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In 1991 Daniels was sentenced to 35 years in prison for drug-trafficking crimes he committed while leading a violent Milwaukee street gang in the 1980s. Based on two of his many prior crimes, he was sentenced as a career offender under the then-mandatory Sentencing Guidelines but the designation did not affect his sentencing range: 360 months to life. More than two decades later, Daniels moved to vacate his sentence under 28 U.S.C. 2255 citing the Supreme Court’s 2015 Johnson decision, which invalidated the “residual clause” in the Armed Career Criminal Act as unconstitutionally vague. Daniels argued that the identically phrased residual clause in the career offender guideline is likewise unconstitutionally vague and that one of the predicate convictions for his career-offender status qualified only under the residual clause. The district judge disagreed, relying on the Supreme Court’s 2017 Beckles decision, which forecloses vagueness challenges to the post-Booker advisory Sentencing Guidelines. In the meantime, the Seventh Circuit held that defendants who were sentenced under the mandatory Guidelines may bring Johnson-based vagueness challenges to the career-offender guideline. The Seventh Circuit nonetheless affirmed Daniels’s sentence. Daniels was wrongly designated a career offender but the error was harmless because it did not affect his sentence. View "Daniels v. United States" on Justia Law

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Collins and others engaged in a scheme to defraud banks by submitting stolen and altered checks. The scheme netted $93,215.50. Collins pleaded guilty to bank fraud, 18 U.S.C. 1344. The presentence investigation report noted that Collins was eligible for up to five years of supervised release and recommended discretionary conditions requiring Collins to remain in the “jurisdiction” where he would be supervised, unless granted permission to leave and allowing a probation officer to visit him at work at “any reasonable time” and a special condition requiring Collins to perform at least 20 hours of community service per week at the direction of the Probation Office until gainfully employed, not to exceed 200 hours of service. Collins filed a memorandum objecting to several issues but did not dispute any of the conditions proposed in the PSR. The district court reviewed the PSR and imposed a sentence of 55 months’ imprisonment plus five years of supervised release. At sentencing, the court read the conditions, Collins asked questions about restitution but did not inquire about or object to the supervised release conditions. The Seventh Circuit upheld the imposition of the Jurisdiction, Visitation, and Community Service Conditions, noting that Collins had waived his objections. The court remanded with instructions for the district court to amend its written judgment to substitute the term “federal judicial district” for the word “jurisdiction” in the Jurisdiction Condition. View "United States v. Collins" on Justia Law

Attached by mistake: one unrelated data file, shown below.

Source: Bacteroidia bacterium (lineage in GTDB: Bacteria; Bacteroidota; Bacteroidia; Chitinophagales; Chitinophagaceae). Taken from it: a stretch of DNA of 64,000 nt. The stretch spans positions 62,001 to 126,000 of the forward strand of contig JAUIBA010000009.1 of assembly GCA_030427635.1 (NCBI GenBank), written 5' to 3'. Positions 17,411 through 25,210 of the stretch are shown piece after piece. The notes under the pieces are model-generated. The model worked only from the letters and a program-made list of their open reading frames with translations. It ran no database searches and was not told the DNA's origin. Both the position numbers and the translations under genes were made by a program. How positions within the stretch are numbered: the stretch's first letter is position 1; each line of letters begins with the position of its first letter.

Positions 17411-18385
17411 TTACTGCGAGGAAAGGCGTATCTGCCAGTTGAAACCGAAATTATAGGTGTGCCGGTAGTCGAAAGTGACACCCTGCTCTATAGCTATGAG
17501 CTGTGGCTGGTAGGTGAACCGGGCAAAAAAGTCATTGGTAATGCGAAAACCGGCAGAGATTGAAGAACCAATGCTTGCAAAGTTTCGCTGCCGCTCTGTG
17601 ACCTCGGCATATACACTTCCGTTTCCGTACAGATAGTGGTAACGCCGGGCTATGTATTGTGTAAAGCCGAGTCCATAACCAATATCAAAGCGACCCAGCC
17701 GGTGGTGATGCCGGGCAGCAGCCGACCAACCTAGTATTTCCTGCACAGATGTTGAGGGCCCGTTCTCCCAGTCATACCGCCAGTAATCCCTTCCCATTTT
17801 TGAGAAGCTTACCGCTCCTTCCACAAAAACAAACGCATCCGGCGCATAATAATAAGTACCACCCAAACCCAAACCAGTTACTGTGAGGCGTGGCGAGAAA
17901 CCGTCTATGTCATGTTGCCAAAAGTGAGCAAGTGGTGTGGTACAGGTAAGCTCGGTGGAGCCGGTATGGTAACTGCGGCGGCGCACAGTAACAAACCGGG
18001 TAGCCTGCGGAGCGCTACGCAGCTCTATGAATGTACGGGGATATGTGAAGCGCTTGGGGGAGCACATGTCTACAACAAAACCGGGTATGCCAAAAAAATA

Posted in: Criminal Law
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Gardner was arrested after firing a gun at two vehicles thought to be driven by rival gang members. While in pretrial custody, he engaged in additional violent behavior. Before trial, Gardner was diagnosed with major depression, obsessive-compulsive disorder, and chronic posttraumatic stress syndrome; a second evaluation found that Gardner “appears to [have] borderline personality disorder traits, i.e., a propensity toward marked impulsivity and reactivity without sufficient forethought or moral compunction.” He pleaded guilty to possessing a firearm as a felon, 18 U.S.C. 922(g)(1). The district judge imposed an above-Guidelines sentence based in part on Gardner’s use of violence in a prior burglary, U.S.S.G. 2K2.1(a)(1)– (4). Gardner had a lengthy criminal history. The Seventh Circuit affirmed his 100-month sentence, rejecting an argument that the “categorical approach” applies when a judge exercises Booker discretion to impose an above-Guidelines sentence based on a defendant’s aggravating conduct in a prior crime. The sentencing judge may consider aggravating circumstances in a defendant’s criminal record without the constraints imposed by the categorical approach that usually applies to statutory sentencing enhancements and the determination of offense-level increases and criminal-history points under the Guidelines. Gardner waived arguments that the judge inadequately addressed his mental-health challenges and relied on inaccurate information in the presentence report. View "United States v. Gardner" on Justia Law

Posted in: Criminal Law
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In September 2011 Chicago Police Officers stopped and searched the plaintiffs without justification and took them to Homan Square, which was later exposed as a den of police misconduct. The officers interrogated them for several hours, omitting Miranda warnings and ignoring repeated requests for an attorney. The plaintiffs were denied food, water, and access to a bathroom. The officers tried to coerce false confessions and threatened to file false charges against the plaintiffs if they told anyone about their mistreatment. Fearing for their safety, the plaintiffs did not seek legal redress. In early 2015 a newspaper ran an exposé on Homan Square. In March the plaintiffs sued the city and the officers. The 42 U.S.C. 1983 lawsuit was dismissed under the two-year statute of limitations. A minute order issued on March 31, 2016. The judge issued her opinion on January 31, 2018, with a Rule 58 judgment. A week later, the plaintiffs filed their notice of appeal and docketing statement. By operation of Federal Rule 4(a)(7)(A), the time to file a notice of appeal expired 180 days after the minute order. The Seventh Circuit declined to dismiss an appeal but affirmed the dismissal. The defendants’ Rule 4(a) objection was untimely under Circuit Rule 3(c)(1) but the suit was untimely. Precedent forecloses the plaintiffs’ equitable estoppel theory. View "Vergara v. Chicago" on Justia Law